LONDON — Damco’s reduced first-quarter loss came at a price as the Maersk Group’s freight forwarding and logistics unit ceded more market share to its rivals.
The loss narrowed to $9 million from $10 million in the first three months of 2014 as revenue shrank 9 percent year-over-year to $683 million largely because of exchange rate movements.
Damco “is on the same level as last year,” Maersk CEO Nils Andersen said as he announced that the Danish shipping and energy group’s first-quarter net profit grew to $1.6 billion from $1.2 billion, helped by a share sale and a sharply lower tax bill.
Damco remained the group’s worst performing business, with the rate of return on invested capital deteriorating to a negative 11.2 percent in the quarter from 9.3 percent a year ago while the group’s overall figure improved to 13.8 percent from 10 percent.
The company’s loss of market share accelerated in the quarter, with ocean freight volume dipping by 2 percent and air freight traffic collapsing by 19 percent. The supply chain management business bucked the trend with volumes rising 6 percent.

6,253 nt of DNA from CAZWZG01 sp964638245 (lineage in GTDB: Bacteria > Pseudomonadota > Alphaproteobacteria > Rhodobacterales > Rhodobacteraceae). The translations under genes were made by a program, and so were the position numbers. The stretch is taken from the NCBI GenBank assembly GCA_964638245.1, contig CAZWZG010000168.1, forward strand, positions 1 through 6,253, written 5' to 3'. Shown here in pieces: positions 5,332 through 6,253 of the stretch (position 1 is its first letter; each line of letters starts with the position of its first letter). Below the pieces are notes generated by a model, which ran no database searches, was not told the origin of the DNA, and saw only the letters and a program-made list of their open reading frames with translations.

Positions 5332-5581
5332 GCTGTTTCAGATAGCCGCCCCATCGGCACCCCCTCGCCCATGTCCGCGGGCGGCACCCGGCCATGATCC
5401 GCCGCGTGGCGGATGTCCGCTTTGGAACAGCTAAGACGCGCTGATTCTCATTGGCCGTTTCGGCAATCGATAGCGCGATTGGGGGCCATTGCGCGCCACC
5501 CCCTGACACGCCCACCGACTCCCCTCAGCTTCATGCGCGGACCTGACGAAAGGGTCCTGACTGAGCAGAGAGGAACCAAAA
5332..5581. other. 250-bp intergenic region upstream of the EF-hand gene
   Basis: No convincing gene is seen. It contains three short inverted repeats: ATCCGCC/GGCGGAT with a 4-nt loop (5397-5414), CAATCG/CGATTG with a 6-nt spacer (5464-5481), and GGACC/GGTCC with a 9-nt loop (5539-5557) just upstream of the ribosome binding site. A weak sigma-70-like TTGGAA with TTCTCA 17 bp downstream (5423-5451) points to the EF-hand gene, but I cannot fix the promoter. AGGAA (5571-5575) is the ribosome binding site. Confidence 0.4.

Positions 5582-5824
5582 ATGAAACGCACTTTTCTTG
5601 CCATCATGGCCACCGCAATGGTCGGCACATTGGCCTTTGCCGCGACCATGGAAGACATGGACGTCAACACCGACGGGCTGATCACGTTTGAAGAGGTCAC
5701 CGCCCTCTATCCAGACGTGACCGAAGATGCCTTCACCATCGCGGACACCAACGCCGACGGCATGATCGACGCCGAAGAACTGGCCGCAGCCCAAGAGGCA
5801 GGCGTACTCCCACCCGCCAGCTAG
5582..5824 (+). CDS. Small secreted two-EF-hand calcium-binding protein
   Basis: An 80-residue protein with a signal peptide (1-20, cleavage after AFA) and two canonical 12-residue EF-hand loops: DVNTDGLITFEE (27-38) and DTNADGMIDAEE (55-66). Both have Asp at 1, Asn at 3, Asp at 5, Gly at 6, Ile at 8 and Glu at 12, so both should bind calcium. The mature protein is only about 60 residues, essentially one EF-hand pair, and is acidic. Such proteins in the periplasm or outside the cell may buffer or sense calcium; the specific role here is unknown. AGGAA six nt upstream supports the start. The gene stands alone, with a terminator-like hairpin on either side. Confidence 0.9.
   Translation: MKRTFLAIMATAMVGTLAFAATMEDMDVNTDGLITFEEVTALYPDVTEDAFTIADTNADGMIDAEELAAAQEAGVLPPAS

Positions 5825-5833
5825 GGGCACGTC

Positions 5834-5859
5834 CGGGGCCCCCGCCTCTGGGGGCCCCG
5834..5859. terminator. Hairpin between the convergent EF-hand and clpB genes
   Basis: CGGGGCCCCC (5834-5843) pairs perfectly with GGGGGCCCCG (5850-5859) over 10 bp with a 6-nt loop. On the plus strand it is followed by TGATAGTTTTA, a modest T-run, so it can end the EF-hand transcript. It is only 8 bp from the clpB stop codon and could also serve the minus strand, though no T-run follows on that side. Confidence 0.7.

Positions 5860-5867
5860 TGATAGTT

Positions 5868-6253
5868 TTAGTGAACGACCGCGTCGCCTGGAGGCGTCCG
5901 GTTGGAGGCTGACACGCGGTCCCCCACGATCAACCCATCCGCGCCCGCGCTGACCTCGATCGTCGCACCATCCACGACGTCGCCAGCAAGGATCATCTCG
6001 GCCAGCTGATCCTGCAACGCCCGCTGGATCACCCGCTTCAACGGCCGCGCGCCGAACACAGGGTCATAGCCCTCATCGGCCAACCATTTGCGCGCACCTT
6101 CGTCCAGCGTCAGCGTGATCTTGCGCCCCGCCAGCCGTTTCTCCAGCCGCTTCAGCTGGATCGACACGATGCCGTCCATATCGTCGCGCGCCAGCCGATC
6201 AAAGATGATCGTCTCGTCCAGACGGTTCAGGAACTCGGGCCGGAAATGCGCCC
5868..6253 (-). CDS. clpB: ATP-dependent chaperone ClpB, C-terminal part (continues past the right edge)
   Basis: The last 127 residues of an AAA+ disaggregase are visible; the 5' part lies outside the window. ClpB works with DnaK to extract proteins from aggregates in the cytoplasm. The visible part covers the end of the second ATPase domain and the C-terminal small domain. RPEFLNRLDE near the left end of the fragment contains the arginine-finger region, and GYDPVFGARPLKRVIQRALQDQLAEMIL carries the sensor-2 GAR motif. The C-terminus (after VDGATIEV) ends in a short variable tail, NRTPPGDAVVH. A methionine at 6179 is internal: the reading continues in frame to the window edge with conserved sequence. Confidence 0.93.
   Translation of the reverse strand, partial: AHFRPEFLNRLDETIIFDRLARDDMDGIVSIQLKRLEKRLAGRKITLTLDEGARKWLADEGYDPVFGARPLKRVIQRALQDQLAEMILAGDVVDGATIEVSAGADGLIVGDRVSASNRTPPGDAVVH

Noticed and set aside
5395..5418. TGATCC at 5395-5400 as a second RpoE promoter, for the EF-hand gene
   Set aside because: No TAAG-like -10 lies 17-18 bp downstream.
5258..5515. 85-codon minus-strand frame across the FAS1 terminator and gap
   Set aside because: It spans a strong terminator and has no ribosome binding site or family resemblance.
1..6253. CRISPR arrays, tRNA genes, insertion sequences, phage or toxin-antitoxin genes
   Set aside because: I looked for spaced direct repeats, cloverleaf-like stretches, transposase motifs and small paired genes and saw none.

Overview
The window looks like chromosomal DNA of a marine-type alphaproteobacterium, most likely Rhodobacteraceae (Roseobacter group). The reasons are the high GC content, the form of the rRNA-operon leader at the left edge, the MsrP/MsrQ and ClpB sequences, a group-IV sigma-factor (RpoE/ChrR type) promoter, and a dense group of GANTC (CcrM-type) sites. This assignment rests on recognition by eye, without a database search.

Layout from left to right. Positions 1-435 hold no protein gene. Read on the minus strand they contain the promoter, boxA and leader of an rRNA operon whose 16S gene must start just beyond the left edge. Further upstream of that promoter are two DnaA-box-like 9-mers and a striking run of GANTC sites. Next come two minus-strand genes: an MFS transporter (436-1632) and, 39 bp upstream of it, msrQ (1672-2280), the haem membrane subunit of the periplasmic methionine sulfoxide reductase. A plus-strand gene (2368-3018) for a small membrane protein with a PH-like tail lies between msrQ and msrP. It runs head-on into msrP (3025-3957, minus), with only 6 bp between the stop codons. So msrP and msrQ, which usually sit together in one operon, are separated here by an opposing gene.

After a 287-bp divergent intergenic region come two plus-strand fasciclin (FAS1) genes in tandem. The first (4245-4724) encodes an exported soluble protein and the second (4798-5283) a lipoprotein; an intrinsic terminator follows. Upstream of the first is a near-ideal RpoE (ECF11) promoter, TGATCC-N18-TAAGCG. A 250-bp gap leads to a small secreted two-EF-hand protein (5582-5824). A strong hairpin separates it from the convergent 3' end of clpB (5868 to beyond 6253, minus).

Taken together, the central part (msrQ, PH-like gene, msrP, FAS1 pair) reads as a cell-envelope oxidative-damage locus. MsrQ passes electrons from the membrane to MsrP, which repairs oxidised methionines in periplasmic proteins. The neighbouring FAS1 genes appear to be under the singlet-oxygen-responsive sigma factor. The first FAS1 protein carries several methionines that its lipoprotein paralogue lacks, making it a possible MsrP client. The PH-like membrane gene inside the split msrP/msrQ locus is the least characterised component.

Damco’s ocean and air cargo figures are in sharp contrast to its leading rivals who increased their volumes in the first quarter. Panalpina’s ocean traffic grew 5.1 percent, and air freight traffic edged 0.6 percent higher. Kuehne + Nagel’s ocean traffic shrank by 0.7 percent as it put profit ahead of volume and air freight traffic grew 6 percent. Deutsche Post DHL increased ocean shipments by 2.3 percent and air cargo, 2.3 percent. Ceva’s ocean and air traffic grew 5 percent and 5.2 percent, respectively.
Damco’s negative figures followed a 6 percent drop in ocean traffic in 2014, when the market grew by around 4 to 5 percent, and a 16 percent dive in air freight in a market that expanded by 3 to 4 percent.
Andersen said Damco expects to make progress in cutting costs through the rest of the year, but it also needs to increase volumes.
The focus in 2015 will remain on driving commercial competitiveness and capturing targeted productivity improvements “through a number of ongoing select initiatives,” the company said.
A return to profit likely would place Damco among Maersk’s potential divestments as it focuses on four core businesses — container shipping, port terminals, oil production and exploration and drilling — according to industry analysts.
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